Peter Overby

As NPR's correspondent covering campaign finance and lobbying, Peter Overby totes around a business card that reads Power, Money & Influence Correspondent. Some of his lobbyist sources call it the best job title in Washington.

Overby was awarded an Alfred I. duPont-Columbia silver baton for his coverage of the 2000 campaign and the 2001 Senate vote to tighten the rules on campaign finance. The citation said his reporting "set the bar" for the beat.

In 2008, he teamed up with the Center for Investigative Reporting on the Secret Money Project, an extended multimedia investigation of outside-money groups in federal elections.

Joining with NPR congressional correspondent Andrea Seabrook in 2009, Overby helped to produce Dollar Politics, a multimedia examination of the ties between lawmakers and lobbyists, as Congress considered the health-care overhaul bill. The series went on to win the annual award for excellence in Washington-based reporting given by the Radio and Television Correspondents Association.

Because life is about more than politics, even in Washington, Overby has veered off his beat long enough to do a few other stories, including an appreciation of R&B star Jackie Wilson and a look back at an 1887 shooting in the Capitol, when an angry journalist fatally wounded a congressman-turned-lobbyist.

Before coming to NPR in 1994, Overby was senior editor at Common Cause Magazine, where he shared a 1992 Investigative Reporters and Editors Award for magazine writing. His work has appeared in publications ranging from the Congressional Quarterly Guide to Congress and Los Angeles Times to the Utne Reader and Reader's Digest (including the large-print edition).

Overby is a Washington-area native and lives in Northern Virginia with his family.

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It's All Politics
8:33 am
Sun January 25, 2015

A GOP Weekend, Courtesy Of The Koch Network And Citizens United

Sen. Ted Cruz, R-Texas, leaves the stage after speaking at the Iowa Freedom Summit on Saturday in Des Moines, Iowa.
Charlie Neibergall AP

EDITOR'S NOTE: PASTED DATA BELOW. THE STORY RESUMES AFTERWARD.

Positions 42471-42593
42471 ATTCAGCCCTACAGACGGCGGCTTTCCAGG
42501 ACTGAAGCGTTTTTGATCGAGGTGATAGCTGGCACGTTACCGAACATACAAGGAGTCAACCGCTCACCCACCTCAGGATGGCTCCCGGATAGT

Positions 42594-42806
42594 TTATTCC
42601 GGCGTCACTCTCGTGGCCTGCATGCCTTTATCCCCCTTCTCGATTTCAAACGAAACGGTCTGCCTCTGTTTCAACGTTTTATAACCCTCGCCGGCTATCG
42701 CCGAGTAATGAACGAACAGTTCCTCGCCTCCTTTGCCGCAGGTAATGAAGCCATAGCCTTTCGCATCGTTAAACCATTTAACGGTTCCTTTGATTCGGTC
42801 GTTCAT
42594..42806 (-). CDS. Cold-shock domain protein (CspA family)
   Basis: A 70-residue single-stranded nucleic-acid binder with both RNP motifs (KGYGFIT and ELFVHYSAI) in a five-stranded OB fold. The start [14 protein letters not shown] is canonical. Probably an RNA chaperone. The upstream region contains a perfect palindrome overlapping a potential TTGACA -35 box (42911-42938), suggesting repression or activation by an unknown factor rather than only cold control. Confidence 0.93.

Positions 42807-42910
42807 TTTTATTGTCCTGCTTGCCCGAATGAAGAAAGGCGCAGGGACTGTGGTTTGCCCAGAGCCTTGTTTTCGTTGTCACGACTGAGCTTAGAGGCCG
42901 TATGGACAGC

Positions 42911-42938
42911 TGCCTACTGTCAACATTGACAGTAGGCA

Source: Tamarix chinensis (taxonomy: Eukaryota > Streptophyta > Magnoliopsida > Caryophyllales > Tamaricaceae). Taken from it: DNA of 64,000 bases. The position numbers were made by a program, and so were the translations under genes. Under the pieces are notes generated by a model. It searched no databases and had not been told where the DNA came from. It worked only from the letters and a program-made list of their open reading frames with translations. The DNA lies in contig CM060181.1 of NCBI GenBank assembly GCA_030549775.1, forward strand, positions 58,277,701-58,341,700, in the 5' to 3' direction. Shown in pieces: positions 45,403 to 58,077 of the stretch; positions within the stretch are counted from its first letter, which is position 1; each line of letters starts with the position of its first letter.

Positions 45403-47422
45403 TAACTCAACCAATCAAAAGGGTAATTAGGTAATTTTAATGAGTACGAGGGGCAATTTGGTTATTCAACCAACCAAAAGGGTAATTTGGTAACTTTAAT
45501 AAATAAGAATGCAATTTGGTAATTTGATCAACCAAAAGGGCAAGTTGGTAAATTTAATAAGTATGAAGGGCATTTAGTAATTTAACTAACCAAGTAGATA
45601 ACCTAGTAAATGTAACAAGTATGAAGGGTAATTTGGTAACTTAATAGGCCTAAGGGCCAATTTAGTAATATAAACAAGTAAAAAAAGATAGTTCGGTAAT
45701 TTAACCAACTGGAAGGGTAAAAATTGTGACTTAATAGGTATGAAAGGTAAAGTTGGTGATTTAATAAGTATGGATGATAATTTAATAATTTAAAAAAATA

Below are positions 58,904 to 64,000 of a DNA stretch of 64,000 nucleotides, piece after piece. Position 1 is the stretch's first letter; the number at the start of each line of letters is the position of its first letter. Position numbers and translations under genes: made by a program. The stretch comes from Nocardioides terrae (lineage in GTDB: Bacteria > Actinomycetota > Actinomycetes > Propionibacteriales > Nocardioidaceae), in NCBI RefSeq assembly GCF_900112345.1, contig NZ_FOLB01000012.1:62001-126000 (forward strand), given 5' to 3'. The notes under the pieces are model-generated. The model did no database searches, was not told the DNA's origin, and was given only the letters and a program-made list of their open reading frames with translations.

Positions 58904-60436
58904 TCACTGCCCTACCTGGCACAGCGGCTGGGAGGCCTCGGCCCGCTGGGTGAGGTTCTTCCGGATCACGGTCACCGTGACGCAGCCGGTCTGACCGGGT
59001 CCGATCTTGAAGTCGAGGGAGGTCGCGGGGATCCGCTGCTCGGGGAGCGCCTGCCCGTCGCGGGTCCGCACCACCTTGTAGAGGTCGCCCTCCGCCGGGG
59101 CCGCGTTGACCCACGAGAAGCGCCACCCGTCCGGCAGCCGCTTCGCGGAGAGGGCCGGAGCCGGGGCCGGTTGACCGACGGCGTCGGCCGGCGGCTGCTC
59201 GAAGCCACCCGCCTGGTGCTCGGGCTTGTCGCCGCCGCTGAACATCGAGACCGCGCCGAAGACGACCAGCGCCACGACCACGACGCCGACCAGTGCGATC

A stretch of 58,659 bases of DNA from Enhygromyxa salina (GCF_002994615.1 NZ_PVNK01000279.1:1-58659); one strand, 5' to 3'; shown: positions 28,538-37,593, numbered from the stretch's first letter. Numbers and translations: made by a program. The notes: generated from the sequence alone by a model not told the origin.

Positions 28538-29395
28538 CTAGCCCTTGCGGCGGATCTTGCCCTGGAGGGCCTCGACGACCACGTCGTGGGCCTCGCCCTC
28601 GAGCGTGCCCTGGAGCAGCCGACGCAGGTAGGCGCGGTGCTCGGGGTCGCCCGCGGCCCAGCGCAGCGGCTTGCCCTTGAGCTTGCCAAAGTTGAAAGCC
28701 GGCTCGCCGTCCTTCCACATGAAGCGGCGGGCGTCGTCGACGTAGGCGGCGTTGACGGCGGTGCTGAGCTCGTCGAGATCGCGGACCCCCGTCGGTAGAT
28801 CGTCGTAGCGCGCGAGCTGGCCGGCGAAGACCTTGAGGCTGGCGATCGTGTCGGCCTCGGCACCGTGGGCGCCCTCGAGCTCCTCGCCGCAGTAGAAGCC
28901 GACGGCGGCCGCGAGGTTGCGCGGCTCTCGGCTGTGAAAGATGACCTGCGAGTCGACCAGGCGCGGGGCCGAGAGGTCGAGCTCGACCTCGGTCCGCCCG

Republican presidential hopefuls are turning out this weekend for two big events, but just one of them, Texas Sen. Ted Cruz, plans to be at both.

Cruz is among seven possible contenders who spoke Saturday at the Iowa Freedom Summit, cosponsored by Rep. Steve King (R-Iowa) and the group Citizens United. Sunday night, Cruz is scheduled to join two possible primary rivals, Sens. Marco Rubio, R-Fla., and Rand Paul, R-Ky., at a semi-annual conference of the Freedom Partners Chamber of Commerce.

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It's All Politics
4:04 pm
Thu January 15, 2015

Conservative Koch Brothers' Group Puts Congressional GOP On Notice

Congressional Republicans have "been given a second chance by the American people," AFP President Tim Phillips said. "And we're going to hold them accountable. We're determined about that."
Phelan M. Ebenhack AP

Originally published on Fri January 16, 2015 9:12 am

Americans for Prosperity, the most prominent arm of the Koch brothers' organization, put Republican lawmakers on notice Thursday, setting out a conservative agenda for Congress. AFP leaders say it will be pushed by the group's grass-roots supporters in 34 states.

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Politics
3:16 pm
Tue January 13, 2015

5 Years After 'Citizens United,' SuperPACs Continue To Grow

Former Florida Gov. Jeb Bush listens before a Nov. 20 speaking engagement in Washington.
Susan Walsh AP

Originally published on Tue January 13, 2015 5:45 pm

Prospective Republican presidential candidate Jeb Bush is moving to get his share via a new political committee. The way he did it could blaze a new trail for candidates seeking out million-dollar donors.

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NPR Story
4:13 am
Tue December 30, 2014

Progressives Create State Innovation Exchange To Counter ALEC

Originally published on Tue December 30, 2014 11:19 am

Copyright 2014 NPR. To see more, visit http://www.npr.org/.

It's All Politics
10:38 am
Fri December 19, 2014

Advocacy Groups Tell Lawmakers To Back Off

Workers with the Pebble Mine project test-drill in July 2007 in the Bristol Bay region of Alaska near the village of Iliamma.
Al Grillo AP

Originally published on Fri December 19, 2014 3:00 pm

Three advocacy organizations — across ideological lines — are telling congressional investigators to back off in a probe of EPA ties to a leading environmental group, the Natural Resources Defense Council.

Republican Rep. Darrell Issa of California and Sen. David Vitter of Louisiana are leading the investigation. They contend that NRDC lobbyists have exerted too much influence over EPA on the issues of carbon reduction and the proposed Pebble Mine at Bristol Bay, Alaska.

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